- The Washington Times
Thursday, January 21, 2021

Rio Hope-Gund’s path toward this moment began early on, but the multi-sport athlete’s decision to narrow his focus to soccer in middle school was his first big step.

The New York native’s love for the game expanded in high school, following MLS and European leagues closely. And pretty soon, the college offers began rolling in. The center back landed at Georgetown, developed into an integral starter and became a prospect known beyond just his Big East competition.


All that time, the next step in his career fluttered in the back of his mind — turning from optimism to belief.

“That dream and that idea just kept kind of growing,” Hope-Gund said, “and I was like, ‘You know what? This could be a possibility for me.’”

On Thursday, that possibility turned into reality. Orlando City selected Hope-Gund with the 19th overall pick in the MLS SuperDraft, one of several local players chosen by MLS teams in the first round.

His Hoyas teammate, forward Derek Dodson, also went to Orlando with the eighth pick. Virginia Tech standout Daniel Pereira was chosen by Austin FC first overall. Virginia’s Bret Halsey and Irakoze Donasiyano went to Real Salt Lake and Nashville SC, respectively, and Toronto FC selected Maryland’s Matt Di Rosa.

Those players navigated uncertainty to get here, with fall college seasons canceled due to the coronavirus pandemic. Some programs, such as Georgetown, weren’t able to officially practice together on campus. That led Hope-Gund and about 10 of his teammates to hold training sessions in public parks around D.C., with seniors acting as coaches.

“Half the team wasn’t down here during that time,” Hope-Gund said. “But for me, it was definitely effective, because I got good fitness, I got good training, I stayed sharp.”

Ben Di Rosa, who was selected in the second round by New York City FC, and his Maryland teammates had an easier time staying fit. They could train as a team on campus, and while they grew weary of the constant intrasquad scrimmages, it was the best they could do without a season.

And he and three of his teammates had the chance to attend an unofficial MLS scouting combine in November, joining a group of 80 invitees to perform in front of professional scouts.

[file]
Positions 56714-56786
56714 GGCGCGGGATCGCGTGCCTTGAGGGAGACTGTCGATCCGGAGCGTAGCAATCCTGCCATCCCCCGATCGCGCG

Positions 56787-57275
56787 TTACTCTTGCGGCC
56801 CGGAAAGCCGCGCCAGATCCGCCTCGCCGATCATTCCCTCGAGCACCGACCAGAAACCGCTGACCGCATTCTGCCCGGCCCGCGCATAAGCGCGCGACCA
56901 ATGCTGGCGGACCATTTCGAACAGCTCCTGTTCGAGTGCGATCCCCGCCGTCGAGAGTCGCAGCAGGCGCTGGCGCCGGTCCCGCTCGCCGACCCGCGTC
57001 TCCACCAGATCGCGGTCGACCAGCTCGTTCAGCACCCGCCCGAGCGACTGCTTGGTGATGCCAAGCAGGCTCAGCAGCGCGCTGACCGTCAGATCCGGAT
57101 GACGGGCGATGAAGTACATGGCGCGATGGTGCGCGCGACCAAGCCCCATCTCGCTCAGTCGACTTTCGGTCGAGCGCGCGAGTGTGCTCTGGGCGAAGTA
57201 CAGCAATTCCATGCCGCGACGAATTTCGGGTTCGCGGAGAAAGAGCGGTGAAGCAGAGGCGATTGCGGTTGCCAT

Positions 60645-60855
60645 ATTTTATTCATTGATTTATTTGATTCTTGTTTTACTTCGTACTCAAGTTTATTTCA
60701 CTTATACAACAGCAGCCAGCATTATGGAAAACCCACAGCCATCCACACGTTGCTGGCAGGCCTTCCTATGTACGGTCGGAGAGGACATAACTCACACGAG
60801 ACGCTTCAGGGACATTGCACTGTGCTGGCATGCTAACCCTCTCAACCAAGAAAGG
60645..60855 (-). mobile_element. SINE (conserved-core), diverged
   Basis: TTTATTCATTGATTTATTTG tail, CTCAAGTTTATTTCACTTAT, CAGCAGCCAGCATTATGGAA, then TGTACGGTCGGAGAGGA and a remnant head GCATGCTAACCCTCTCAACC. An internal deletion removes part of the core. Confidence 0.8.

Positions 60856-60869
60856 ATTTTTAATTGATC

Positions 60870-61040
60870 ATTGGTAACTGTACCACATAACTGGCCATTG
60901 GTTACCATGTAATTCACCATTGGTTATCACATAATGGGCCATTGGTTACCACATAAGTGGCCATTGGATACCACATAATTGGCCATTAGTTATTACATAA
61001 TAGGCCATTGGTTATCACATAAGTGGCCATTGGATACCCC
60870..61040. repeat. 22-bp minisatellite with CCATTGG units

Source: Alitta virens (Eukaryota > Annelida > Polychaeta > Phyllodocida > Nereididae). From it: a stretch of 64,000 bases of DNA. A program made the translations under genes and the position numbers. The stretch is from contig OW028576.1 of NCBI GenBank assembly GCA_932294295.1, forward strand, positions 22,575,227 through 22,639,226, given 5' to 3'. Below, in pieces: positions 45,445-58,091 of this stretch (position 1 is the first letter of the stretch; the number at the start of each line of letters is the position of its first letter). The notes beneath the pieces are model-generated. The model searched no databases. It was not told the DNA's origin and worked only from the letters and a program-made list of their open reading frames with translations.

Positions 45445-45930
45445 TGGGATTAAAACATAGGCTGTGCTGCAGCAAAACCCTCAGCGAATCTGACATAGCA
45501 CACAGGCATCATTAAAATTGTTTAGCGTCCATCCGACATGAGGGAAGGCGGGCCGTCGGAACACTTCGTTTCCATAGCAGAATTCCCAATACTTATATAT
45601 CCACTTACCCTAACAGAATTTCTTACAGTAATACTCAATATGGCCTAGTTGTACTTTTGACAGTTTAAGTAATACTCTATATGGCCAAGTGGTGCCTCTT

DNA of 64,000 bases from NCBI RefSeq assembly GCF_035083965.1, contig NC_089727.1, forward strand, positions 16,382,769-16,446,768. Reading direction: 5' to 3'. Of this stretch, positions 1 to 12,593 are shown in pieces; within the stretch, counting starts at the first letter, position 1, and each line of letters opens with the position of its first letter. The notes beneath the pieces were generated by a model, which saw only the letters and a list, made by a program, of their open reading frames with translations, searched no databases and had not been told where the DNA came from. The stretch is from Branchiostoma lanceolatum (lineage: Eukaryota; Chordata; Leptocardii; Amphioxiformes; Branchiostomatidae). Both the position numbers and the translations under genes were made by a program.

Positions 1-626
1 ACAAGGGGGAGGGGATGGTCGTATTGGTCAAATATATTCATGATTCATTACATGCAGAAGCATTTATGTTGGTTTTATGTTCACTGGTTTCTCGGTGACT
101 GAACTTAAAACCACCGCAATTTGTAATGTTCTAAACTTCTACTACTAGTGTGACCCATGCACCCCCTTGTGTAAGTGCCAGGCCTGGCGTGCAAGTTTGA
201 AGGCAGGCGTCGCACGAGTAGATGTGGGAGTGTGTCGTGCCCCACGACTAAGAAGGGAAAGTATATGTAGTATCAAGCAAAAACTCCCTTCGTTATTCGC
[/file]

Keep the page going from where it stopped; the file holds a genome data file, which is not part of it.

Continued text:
“We were just super excited to be playing against other players, and just playing in front of people, scouts, coaches,” Di Rosa said. “Under the lights, it felt like you were playing a real, competitive match. And we all wanted that gameday adrenaline back, so that was a super fun experience.”

That event also offered scouts a look at how players developed since the last time they took the pitch for an official game. With the fall 2020 season canceled, Hope-Gund’s last college match came Dec. 15, 2019, when he and the Hoyas topped Virginia to win the national championship.

Young players can improve considerably in a year, but coaches and scouts might not have necessarily seen those strides.

“It’s a weird year, and everything has been slowed down as well, for MLS teams as well,” Hope-Gund said. “College scouting has been pushed back. The start of the league has been pushed back. Obviously, the draft has been pushed back. I do think it’s weird, but — and this has been a common theme throughout all of coronavirus and quarantine and stuff — everybody is kind of going through the same thing.”

After all the uncertainty the canceled fall season presented, there’s more on the horizon for players, even after the draft. There isn’t a firm starting date set for the upcoming MLS season, with the league and players’ association still deliberating.

Plus, college programs will kick off their seasons in February, with the regular season ending in April and the College Cup concluding in May. Players have the option to return to school for the season before joining their MLS squads, or they could turn professional right away.

Those decisions add depth to the draft. But Rio-Gund said whichever way it turns out will be a “win-win.” If he departs Georgetown, he’ll be in top shape because of his preparation for the upcoming college season. If he stays, he gets one more run out with the Hoyas.

Di Rosa is in a similar boat. He’ll lean on advice from his coaches, agent and family. He’ll also see what New York City FC has in mind.

“It definitely added another wrinkle and complication to this whole draft,” Di Rosa said. “And I’m just kind of going with the flow and taking it day-by-day. So, whatever the club wants for me is kind of what I’ll decide.”

But all that took a backseat Thursday, the day childhood dreams were realized when their names were called in the draft.

“It’s such a cool feeling,” Hope-Gund said. “It’s something we’ve all worked literally our whole lives towards, and it’s a dream that a lot of people have, and only a couple people can achieve.”

D.C. United select Clemson’s Smith, Wake Forest’s DeShields

D.C. United selected two players in the first round of Thursday’s MLS SuperDraft, taking Clemson forward Kimarni Smith and Wake Forest defender Michael DeShields with the fourth and fifth picks.

Smith scored eight goals during the Tigers’ coronavirus-altered 2020 season, and DeShields — a Baltimore native — was a key part in the Demon Deacons’ stout defense in 2019, conceding just 0.72 goals per game. United also drafted midfielder Logan Panchot from Stanford.

 

 


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